"'Night, Toby," she whispered, curling up closer to him.

He sighed, and wrapped an arm around her. "Good night, Bay."

x-x-x-x-x-x-x-x-x-x-x-x-x-x-x-x-x-x-x-x-x-x-x-x-x-x-x-x-x-x-x-x-x-x-x-x-x-x-x-x-x-x-x-x-x-x-x-x

It had been three days since their conversation, and neither had mentioned it again, not the Bay gave him much of a chance to. She had been out of the house for that last two days, and was only seen at breakfast and dinner.

Currently, she was in his bedroom and he was still asleep. She looked down at the items she had brought with her. It was especially hard to get them without having anyone find out, and the task required going to some less-than-desirable places, but it was worth it.

She edged closer to the bed. "Toby," she murmured, "Time to wake up."

He murmured something indistinguishable and she rolled her eyes. "Toby," she urged, a bit louder this time, "C'mon, wake up." She shook his shoulder until his bleary eyes opened.

"Bay? What's wrong?" He mumbled, still sleepy.

"Get up. I have something to show you," she smiled.

He did as she asked."What? Bay, if this is another one of your artworks – and you know I love them – I'm sure it could wait until I wake – Oh, my God."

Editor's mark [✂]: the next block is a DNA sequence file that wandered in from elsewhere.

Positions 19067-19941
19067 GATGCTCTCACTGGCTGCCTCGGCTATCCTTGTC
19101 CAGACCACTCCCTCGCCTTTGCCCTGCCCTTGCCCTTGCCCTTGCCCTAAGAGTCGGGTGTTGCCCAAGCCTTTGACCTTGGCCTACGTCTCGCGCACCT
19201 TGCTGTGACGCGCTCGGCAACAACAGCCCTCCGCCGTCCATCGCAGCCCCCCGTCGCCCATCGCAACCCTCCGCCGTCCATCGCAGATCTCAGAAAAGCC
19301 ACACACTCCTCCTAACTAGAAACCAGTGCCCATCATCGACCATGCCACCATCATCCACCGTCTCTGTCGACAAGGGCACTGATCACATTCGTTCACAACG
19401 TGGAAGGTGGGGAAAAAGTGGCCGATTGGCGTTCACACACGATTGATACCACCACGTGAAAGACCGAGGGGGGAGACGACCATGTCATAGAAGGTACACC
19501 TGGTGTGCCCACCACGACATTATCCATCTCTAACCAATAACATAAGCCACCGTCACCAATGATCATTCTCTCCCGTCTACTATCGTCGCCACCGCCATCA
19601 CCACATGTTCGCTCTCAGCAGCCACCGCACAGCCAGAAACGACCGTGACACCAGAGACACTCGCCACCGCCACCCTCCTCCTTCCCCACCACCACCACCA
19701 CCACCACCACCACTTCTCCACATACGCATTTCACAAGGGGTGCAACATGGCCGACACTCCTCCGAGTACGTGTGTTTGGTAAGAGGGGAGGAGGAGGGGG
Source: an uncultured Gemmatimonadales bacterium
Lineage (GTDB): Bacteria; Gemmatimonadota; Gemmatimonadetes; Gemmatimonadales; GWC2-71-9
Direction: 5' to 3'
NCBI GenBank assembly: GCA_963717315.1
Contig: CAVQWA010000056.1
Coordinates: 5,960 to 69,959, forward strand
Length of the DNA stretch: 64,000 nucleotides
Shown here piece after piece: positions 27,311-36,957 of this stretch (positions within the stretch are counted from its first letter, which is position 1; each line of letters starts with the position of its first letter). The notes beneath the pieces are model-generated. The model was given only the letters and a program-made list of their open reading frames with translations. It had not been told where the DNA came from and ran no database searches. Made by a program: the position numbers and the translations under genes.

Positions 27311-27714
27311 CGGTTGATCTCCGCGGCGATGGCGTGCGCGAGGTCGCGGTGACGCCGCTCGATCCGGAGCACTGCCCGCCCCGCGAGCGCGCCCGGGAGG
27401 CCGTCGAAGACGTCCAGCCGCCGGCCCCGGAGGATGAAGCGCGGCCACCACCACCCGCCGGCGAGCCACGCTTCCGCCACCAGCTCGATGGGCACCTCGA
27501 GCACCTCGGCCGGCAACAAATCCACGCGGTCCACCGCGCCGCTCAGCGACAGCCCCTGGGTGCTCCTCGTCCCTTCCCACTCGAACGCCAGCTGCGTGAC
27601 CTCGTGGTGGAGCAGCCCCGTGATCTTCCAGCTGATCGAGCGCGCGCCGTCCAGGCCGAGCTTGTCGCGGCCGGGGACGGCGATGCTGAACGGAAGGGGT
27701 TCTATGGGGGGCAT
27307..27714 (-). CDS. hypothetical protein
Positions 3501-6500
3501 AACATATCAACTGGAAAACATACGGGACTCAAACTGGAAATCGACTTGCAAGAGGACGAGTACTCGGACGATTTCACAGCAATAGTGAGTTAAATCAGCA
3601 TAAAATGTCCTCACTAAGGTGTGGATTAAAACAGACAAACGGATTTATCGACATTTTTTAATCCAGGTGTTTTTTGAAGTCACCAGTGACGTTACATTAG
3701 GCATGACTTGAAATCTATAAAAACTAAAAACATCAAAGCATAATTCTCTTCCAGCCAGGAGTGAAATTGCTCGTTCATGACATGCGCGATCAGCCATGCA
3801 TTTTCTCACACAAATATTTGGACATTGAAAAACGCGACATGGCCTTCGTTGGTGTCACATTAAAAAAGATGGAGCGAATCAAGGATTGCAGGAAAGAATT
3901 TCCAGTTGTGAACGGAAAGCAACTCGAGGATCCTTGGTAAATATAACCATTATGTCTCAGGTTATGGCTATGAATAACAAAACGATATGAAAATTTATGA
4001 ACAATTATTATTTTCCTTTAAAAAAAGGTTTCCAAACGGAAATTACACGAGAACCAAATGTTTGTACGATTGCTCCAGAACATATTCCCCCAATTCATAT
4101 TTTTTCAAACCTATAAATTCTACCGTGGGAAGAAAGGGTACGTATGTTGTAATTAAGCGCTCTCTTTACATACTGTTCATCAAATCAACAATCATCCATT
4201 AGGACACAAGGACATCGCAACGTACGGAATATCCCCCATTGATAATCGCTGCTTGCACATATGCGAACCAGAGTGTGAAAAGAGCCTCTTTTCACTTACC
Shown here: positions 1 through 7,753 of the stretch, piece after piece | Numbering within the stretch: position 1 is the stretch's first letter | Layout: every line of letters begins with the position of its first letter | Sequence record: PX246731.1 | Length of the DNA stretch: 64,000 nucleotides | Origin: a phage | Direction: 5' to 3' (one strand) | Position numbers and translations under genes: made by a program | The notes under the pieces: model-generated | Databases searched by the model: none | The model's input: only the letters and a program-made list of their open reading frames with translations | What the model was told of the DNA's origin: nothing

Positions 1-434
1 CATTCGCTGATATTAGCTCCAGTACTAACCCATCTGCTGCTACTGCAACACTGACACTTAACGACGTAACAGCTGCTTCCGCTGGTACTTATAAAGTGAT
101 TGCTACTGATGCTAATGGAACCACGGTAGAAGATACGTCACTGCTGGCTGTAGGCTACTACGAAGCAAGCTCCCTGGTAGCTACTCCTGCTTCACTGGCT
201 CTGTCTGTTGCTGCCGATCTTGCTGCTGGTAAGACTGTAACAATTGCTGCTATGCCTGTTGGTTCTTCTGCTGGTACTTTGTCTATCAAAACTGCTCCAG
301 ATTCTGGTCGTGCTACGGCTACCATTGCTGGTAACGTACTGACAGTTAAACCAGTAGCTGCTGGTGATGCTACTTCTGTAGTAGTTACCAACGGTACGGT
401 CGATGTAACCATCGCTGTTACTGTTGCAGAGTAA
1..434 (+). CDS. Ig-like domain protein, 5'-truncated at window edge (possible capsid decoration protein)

His eyes widened, and he walked, almost zombie-like towards the surprise she had arranged. "Are these – oh, my God – are they . . . my guitars?"

She nodded, and he drew a hand reverently over the guitar cases. "Bay, I can't, I mean, how could I ever – wait, what is this?"

He looked perplexedly at the briefcase lying in between the guitars. She walked over to the briefcase and unlatched the lid, letting him see the contents. His eyes widened even further.

"Bay . . . " he whispered, shell-shocked.

"It's fourteen thousand dollars. I figure it's enough to get you out of debt."

He shook his head, "Bay, this is great. It's amazing. But I can't accept it." He looked forlornly at the money.

She stepped closer to him. "You can, and you will. It's not a loan, Toby, it's a gift."

He pulled her to him, clutching her in a tight hug. "How did you ever – I mean . . . God, Bay, I don't know how I'll ever repay you."

"Luckily, I do," she smiled. He looked perplexed for a moment, before she pulled out a brochure she had been hiding behind her back.

He took it from her outstretched hands. "Gamblers Anonymous?" he asked, reading the title.

"You need help, Toby."

"I –" he began to argue, but cut himself off. He closed his eyes and nodded.

Opening them, he look scared and meek. "Will you come with me?"

She smiled, "Of course."
 
 
 
oddesi on July 14th, 2011 08:06 am (UTC)
Great fic! Finally someone acknowledges that it should be weird for Toby and Bay to find out they aren't blood related.